How Do I Know How Many Weeks Pregnant I Am?

Reviewed on 11/13/2020

Am I Pregnant?

You and your OB/GYN can figure out how many weeks pregnant you are by calculating your ovulation and fertilization dates based on the date of your last menstrual period.
You and your OB/GYN can figure out how many weeks pregnant you are by calculating your ovulation and fertilization dates based on the date of your last menstrual period.

In order to determine how many weeks you are into your pregnancy you must first know the date of ovulation and fertilization. Calculating the date of ovulation and fertilization is typically done using the first day of your last menstrual period or an ultrasound date.

If a woman has a regular menstrual period and knows the first day of her last menstrual period, the baby’s gestational age can be calculated from this date. Many women do not know the date they ovulate so the first day of their last menstrual period, which is about 2 weeks before ovulation and is easy to know, is usually when doctors consider a pregnancy to have started. A doctor counts 280 days (40 weeks) from the first day of the last menstrual period to estimate the due date. 

The baby can also be measured by ultrasound as early as 5 to 6 weeks following the mother’s last menstrual period. This is most accurate earlier in pregnancy, with the best time to use ultrasound to estimate gestational age being between the 8th and 18th weeks of pregnancy. 

Signs and symptoms of pregnancy month-by-month include: 

  • Month 1
  • Month 2
    • Same symptoms from month 1, but usually more noticeable
    • Heart beats faster
  • Month 3
    • Earlier symptoms may continue to worsen, especially nausea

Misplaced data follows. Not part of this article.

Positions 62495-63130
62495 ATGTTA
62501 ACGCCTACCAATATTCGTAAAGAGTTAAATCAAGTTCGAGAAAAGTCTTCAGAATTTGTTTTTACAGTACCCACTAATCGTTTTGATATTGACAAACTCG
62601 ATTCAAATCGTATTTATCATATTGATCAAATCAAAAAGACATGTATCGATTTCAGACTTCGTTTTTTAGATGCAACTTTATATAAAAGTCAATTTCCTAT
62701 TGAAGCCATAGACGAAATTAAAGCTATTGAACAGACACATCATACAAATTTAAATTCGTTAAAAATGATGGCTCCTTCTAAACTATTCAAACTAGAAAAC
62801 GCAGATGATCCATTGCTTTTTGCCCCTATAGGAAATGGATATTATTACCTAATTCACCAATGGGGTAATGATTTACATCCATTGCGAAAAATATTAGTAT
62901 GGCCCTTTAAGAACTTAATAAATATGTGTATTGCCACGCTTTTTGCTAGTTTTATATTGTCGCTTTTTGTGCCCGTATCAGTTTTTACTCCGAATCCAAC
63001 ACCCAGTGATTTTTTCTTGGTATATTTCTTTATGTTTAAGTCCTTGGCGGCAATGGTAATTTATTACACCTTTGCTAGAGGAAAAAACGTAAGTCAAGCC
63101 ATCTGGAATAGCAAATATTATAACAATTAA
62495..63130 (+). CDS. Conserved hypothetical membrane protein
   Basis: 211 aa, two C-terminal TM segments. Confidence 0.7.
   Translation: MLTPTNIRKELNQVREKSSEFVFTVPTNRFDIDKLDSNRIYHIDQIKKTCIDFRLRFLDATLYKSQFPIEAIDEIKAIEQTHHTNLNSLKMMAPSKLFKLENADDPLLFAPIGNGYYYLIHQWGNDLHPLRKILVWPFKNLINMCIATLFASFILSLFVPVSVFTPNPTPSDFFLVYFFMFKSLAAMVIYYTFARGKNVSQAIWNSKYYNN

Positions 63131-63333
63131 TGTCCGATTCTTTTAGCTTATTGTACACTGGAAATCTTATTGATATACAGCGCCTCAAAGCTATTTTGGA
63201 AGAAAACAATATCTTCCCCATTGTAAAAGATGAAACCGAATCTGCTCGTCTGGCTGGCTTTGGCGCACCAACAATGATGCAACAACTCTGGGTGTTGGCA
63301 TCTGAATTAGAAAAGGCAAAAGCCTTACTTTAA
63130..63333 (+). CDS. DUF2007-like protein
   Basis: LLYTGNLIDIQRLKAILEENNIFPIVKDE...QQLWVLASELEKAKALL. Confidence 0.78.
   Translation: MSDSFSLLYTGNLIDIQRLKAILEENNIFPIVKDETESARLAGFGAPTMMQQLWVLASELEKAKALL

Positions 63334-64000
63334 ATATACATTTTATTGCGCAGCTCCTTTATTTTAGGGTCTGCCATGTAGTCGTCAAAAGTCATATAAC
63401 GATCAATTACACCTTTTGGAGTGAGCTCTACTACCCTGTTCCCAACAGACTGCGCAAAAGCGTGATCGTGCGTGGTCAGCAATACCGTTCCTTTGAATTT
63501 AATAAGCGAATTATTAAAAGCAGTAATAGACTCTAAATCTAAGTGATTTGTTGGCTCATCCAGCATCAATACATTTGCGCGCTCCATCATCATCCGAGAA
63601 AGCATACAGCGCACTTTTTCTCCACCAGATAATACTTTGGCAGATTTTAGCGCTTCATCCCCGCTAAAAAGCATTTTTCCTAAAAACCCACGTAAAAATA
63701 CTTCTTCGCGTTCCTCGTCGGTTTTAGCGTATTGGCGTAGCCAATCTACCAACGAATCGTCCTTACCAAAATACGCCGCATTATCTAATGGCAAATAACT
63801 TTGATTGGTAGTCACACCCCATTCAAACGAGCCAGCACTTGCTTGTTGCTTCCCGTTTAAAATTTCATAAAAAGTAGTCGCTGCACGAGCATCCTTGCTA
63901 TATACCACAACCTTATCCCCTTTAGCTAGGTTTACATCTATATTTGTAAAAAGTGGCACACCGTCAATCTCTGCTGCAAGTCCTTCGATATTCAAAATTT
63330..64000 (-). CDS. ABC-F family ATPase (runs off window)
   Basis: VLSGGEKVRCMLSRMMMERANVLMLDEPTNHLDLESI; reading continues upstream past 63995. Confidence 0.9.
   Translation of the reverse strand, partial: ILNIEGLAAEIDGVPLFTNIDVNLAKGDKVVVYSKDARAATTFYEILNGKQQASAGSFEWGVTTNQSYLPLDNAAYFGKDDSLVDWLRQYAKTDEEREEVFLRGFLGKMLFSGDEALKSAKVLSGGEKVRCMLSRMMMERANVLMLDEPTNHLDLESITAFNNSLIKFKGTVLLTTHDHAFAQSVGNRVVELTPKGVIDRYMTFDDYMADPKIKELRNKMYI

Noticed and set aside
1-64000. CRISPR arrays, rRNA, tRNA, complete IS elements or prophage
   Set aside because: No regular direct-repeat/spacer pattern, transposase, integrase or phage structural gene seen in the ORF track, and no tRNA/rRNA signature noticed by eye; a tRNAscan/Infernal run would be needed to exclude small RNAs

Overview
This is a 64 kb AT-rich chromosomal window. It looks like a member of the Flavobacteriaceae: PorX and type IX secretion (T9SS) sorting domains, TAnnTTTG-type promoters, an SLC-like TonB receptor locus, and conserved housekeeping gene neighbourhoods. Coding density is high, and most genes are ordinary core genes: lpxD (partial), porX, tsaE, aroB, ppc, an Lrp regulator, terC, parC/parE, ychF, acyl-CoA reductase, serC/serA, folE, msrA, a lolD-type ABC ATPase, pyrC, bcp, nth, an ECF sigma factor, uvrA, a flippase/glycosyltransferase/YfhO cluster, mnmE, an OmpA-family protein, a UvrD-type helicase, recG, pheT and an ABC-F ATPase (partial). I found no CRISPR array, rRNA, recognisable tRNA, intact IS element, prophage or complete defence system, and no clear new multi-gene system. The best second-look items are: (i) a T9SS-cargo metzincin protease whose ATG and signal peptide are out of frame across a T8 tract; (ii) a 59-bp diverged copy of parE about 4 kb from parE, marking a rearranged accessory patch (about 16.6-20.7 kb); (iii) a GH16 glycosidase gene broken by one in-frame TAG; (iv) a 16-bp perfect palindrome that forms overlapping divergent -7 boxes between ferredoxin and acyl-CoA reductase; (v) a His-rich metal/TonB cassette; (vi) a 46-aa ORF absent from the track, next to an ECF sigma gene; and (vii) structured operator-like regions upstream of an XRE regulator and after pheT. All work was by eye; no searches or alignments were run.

• Breasts continue growing and changing
    • The area around your nipple (areola) may grow larger and darker
    • Acne outbreaks
  • Month 4
  • Month 5
    • Earlier symptoms continue
    • Breasts may be as much as 2 cup sizes larger
    • Fetal movements may be felt for the first time; feels like flutters or butterflies in the stomach (called quickening)
  • Month 6
    • Earlier symptoms continue
    • Shortness of breath may improve
    • Breasts may start to produce tiny drops of early milk (colostrum)
    • Braxton-Hicks contractions may occur, which feel like a painless squeezing of the uterus or abdomen
  • Month 7
    • Earlier symptoms continue
    • Back pain is common
    • Dizziness may lessen
  • Month 8
    • Feeling tired 
    • More difficulty breathing as the uterus grows upward
    • Varicose veins, usually in the legs 
    • Hemorrhoids 
    • Stretch marks where skin has expanded
    • Braxton-Hicks contractions, heartburn, and constipation may continue
    • A small amount of urine may escape when sneezing or laughing because of pressure from the uterus on the bladder
    • Hair may appear fuller and healthier
  • Month 9

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Reviewed on 11/13/2020
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